Exxon Kicked Out Of Climate Advocacy Group That It Had Started

ExxonMobil has officially received a suspension from a group dedicated to climate advocacy that it had been a part of its founding.

Along with Microsoft, JPMorgan Chase, Pepsi, Johnson & Johnson, BP, and other corporations, Exxon saw to the launch of the Climate Leadership Council, which has pursued a climate solution that “rapidly lowers carbon emissions, invests all Americans in a clean energy future, and holds other countries accountable.”

As reported by Axios, “the move comes in the wake of a leaked video in which senior Exxon lobbyist Keith McCoy says the oil giant has only come out in favor of a carbon tax for public relations reasons.”

McCoy stated to an activist that “the cynical side of me says, yeah, we kind of know that but it gives us a talking point that we can say, well what is ExxonMobil for? Well, we’re for a carbon tax.” These comments were very quickly condemned by Darren Woods, the current CEO of Exxon.

Despite all of this, Greg Bertelsen, the Climate Leadership Council CEO, stated in a release that the organization would be suspending Exxon’s membership as well as all of its involvement with the advocacy arm Americans for Carbon Dividends: “We continue to believe that we will establish lasting climate solutions by bringing together a broad and diverse group of stakeholders who can work together to address this enormous challenge. This will continue to be our guiding principle.”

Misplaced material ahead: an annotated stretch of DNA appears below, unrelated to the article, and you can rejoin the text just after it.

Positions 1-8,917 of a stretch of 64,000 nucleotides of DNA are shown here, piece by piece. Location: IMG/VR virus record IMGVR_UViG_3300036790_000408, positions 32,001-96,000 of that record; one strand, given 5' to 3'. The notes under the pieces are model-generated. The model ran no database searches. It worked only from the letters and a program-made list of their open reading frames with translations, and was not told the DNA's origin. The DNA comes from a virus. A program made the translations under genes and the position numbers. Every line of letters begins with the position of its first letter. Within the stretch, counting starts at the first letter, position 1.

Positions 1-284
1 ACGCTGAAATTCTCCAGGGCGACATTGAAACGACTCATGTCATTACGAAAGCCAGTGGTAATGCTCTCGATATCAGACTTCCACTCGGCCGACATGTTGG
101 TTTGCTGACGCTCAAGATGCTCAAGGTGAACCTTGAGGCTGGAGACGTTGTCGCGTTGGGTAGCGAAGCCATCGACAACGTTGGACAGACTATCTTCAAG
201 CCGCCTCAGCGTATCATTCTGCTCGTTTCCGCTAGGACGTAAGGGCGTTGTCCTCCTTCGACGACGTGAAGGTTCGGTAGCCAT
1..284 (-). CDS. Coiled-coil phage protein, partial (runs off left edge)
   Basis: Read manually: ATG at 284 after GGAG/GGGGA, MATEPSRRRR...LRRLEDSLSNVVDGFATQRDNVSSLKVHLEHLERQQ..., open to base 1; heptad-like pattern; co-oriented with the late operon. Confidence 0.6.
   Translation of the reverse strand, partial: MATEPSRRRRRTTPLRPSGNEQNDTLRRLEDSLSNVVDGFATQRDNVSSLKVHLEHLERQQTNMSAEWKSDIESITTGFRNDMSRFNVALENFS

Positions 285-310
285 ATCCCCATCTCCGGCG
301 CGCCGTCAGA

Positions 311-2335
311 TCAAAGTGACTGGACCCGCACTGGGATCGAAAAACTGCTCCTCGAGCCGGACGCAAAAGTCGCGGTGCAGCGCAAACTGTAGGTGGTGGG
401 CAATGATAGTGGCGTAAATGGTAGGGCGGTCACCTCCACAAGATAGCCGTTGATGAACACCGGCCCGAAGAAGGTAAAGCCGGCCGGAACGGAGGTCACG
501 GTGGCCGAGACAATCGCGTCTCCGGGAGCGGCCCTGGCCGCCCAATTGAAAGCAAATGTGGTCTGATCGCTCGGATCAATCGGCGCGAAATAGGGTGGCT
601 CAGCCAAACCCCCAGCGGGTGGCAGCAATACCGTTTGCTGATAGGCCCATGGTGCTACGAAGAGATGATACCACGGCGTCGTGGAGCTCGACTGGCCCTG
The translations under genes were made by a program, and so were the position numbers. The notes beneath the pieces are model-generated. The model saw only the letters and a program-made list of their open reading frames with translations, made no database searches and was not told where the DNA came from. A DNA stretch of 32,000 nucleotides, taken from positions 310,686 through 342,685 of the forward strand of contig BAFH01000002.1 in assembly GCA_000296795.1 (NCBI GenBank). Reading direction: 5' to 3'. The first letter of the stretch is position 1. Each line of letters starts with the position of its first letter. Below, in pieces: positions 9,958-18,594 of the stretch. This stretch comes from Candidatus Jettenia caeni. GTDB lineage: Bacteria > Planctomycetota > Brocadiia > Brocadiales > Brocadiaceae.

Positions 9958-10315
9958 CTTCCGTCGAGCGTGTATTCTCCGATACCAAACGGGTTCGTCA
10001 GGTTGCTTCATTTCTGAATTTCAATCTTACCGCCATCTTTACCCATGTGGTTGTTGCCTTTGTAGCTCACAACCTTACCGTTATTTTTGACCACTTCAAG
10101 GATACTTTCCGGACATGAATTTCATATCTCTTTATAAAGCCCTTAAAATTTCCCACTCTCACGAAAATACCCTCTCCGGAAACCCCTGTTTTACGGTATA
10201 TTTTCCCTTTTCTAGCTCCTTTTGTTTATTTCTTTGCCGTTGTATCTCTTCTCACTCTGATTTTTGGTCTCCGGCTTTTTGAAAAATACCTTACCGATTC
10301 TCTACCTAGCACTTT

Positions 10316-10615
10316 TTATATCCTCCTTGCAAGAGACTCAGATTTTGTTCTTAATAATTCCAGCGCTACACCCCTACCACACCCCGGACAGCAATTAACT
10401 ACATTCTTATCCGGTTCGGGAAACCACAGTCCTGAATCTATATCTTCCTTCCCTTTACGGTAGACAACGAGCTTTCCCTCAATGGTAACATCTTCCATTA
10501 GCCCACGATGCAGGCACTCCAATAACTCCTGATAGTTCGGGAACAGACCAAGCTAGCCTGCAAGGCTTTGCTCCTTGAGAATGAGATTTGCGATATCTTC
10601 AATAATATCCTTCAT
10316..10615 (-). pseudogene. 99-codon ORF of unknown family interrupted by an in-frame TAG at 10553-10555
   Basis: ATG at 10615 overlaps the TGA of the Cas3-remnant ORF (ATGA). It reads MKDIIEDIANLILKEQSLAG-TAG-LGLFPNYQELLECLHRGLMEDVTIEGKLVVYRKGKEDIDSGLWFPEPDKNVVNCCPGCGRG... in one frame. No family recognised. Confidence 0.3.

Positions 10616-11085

“It’s more important than ever for organizations to work together to advance meaningful policy solutions to address shared challenges and society’s net-zero ambitions,” responded Exxon in a release that called the move “disappointing and counterproductive.”

As reported by the Daily Wire back in June, “activist investors” had launched a firm names Engine No. 1, which was an investment firm that believed “a company’s performance is greatly enhanced by the investments it makes in workers, communities, and the environment.” Back in December, the group managed to take an o.o2% stake in Exxon and sent an activist letter addressed to its Board of Directors, insisting that the oil conglomerate “must change” with the times.

Engine No. 1 then went on to argue that Exxon’s lackluster numbers have been due to hesitancy in the pursuit of “growth areas like renewables” even though “such investments are likely to deliver lower returns to shareholders than oil and gas projects.” While the investors do not expect Exxon to “diversify overnight,” they do think that pursuing renewables has “more than cosmetic value to investors.”

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